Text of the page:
It's an article that's more than 10 years old now, but I still maintain that anyone who wants to get an insight into the dynamics of anti-Semitism in France would do well to consult "France's Scarlet Letter," published by the journalist Marie Brenner in the June 2003 edition of Vanity Fair.
In that superlative piece, which had at its core a profile of Sammy Ghozlan, the Jewish ex-cop who started his own agency to monitor and expose anti-Semitic incidents, Brenner provided fascinating insight into the class divisions that streak the French Jewish community. Among her cast of characters, there was the working class, Algerian-born Ghozlan, who spent his career fighting criminals in the bleak outskirts of Paris; there was the aristocrat David de Rothschild, a banker with a haute-bourgeois lifestyle who gave Brenner the impression that Jews would do well not to "throw oil on the fire" of anti-Semitism that was starting to engulf the poor Sephardic communities in the suburbs; and there was Roger Cukierman, a former chairman of the Rothschild bank and the president of CRIF, the representative body of French Jewry, who, Brenner said, "had the sharpest insights into the anti-Semitic problem, but was cautious by nature."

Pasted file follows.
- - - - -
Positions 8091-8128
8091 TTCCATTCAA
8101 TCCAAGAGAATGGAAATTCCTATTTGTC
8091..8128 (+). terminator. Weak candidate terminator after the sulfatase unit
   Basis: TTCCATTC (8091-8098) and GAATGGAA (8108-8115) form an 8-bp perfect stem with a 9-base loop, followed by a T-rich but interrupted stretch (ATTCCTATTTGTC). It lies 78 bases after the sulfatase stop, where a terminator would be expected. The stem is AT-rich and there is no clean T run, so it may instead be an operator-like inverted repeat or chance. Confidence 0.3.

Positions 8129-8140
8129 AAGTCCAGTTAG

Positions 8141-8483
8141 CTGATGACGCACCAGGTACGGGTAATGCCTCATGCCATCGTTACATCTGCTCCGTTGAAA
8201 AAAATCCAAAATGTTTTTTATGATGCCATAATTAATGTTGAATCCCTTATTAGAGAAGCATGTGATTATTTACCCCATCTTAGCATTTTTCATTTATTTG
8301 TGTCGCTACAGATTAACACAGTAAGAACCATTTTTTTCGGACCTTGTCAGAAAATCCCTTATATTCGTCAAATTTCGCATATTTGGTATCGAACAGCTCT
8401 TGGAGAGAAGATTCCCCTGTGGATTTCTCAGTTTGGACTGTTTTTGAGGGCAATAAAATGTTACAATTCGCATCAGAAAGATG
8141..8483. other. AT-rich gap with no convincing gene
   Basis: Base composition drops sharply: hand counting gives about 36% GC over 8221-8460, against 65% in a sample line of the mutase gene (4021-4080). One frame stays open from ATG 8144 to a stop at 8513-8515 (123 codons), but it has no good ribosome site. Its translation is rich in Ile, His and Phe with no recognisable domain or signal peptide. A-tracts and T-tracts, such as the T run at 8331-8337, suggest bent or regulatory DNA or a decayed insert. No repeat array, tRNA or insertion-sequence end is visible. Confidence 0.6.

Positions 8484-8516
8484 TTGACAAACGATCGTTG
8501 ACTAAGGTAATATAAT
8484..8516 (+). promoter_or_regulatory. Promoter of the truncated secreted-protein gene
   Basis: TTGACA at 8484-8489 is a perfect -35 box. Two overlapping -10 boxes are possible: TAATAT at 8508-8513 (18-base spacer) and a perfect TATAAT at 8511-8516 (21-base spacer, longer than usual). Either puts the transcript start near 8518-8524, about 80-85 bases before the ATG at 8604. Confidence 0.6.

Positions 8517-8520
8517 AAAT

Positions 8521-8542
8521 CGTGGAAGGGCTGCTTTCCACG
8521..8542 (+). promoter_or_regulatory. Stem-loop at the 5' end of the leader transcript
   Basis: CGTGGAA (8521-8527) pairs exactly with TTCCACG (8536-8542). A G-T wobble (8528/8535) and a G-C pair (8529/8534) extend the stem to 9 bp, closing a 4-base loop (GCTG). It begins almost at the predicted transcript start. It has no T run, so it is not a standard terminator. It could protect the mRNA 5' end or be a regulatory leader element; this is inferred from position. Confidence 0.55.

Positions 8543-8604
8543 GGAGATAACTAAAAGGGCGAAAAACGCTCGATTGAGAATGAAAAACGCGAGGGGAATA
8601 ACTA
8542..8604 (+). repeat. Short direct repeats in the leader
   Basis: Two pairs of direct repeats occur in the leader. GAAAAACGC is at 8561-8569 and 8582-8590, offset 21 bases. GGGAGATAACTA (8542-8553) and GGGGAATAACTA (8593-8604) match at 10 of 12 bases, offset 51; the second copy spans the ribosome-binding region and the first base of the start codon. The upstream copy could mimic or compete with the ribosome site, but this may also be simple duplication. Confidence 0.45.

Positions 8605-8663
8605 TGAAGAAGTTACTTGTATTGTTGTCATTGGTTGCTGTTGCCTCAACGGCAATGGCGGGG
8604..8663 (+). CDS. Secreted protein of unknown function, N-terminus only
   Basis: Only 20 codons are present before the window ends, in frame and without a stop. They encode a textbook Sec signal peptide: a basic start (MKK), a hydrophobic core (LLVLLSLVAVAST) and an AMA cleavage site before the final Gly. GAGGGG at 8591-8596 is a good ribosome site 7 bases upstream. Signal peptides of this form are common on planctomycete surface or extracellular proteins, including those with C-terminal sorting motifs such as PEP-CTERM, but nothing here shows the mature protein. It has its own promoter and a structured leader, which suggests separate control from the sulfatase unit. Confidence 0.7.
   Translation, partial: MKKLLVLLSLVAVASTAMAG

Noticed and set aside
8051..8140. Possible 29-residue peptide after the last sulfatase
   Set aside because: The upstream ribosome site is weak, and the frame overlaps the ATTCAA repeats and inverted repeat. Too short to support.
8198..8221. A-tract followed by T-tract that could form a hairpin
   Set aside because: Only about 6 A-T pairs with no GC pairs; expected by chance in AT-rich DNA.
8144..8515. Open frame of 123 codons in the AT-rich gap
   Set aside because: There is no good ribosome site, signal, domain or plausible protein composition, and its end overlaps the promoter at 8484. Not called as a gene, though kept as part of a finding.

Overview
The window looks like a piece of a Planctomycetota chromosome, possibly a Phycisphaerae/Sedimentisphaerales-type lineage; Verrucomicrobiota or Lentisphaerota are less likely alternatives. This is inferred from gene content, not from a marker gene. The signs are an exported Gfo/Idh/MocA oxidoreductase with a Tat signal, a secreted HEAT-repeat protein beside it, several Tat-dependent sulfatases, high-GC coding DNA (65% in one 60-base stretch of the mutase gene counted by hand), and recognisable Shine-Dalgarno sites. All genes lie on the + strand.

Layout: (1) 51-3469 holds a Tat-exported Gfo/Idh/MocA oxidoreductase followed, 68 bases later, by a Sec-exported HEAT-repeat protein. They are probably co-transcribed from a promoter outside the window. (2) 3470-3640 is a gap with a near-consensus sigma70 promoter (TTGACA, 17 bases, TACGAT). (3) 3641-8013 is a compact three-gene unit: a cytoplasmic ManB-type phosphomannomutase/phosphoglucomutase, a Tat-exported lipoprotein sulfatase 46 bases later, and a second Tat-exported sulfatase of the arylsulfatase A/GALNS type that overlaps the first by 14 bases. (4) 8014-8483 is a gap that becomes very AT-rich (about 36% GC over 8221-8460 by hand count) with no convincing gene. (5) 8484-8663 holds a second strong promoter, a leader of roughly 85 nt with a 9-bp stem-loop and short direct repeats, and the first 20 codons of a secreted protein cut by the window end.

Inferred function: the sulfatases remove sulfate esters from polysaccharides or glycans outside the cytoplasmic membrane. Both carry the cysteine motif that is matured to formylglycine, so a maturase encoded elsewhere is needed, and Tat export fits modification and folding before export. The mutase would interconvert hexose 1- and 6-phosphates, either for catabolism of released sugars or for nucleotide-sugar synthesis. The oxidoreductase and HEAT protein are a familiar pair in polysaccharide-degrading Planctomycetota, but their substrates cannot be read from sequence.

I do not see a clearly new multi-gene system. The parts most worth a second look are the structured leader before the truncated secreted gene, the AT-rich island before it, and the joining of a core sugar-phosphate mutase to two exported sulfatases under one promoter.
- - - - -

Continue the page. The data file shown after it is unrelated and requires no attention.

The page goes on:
Towards the end of the piece, Brenner recounted a conversation with Cukierman in which he "snapped" that Ghozlan played a "totally negative function… Whatever the subject, he jumps on it to get his own publicity." Part of the problem for Cukierman was Ghozlan's tendency, based on his family's experiences as a Jews in Muslim Algeria, to regard Jews under threat as compelled to choose between le cercueil ou la valise (the coffin or the suitcase). Moreover, in Brenner's judgement, "Cukierman put the highest premium on respectability and did not want to be considered pro-Zionist."
Today, as back then, Cukierman remains a respectable, sober figure, but his view of the situation in France has changed so radically that, were Brenner to return to the subject of French anti-Semitism now, she would end up with a dramatically different article.
Here's why. Last weekend, Cukierman addressed a rally in the Paris suburb of Creteil, called to protest the brutal assault on a young Jewish couple whose home was invaded by three anti-Semitic thugs: Appallingly, the female was raped, the male was held hostage, and their debit cards were used at a local ATM to drain their bank accounts—because, as the assailants told them, "Jews have money."
French Jews were outraged, not the least because the atrocity in Creteil brought back painful memories of the 2006 kidnapping, torture and excruciating death of Ilan Halimi, the young Jewish salesman abducted by a vicious gang that also chose its target on the grounds that "Jews have money." At the Creteil rally, French Interior Minister Bernard Cazeneuve announced that the fight against anti-Semitism was a as a consequence a "national cause," but that import of that remark paled in comparison to what Cukierman said.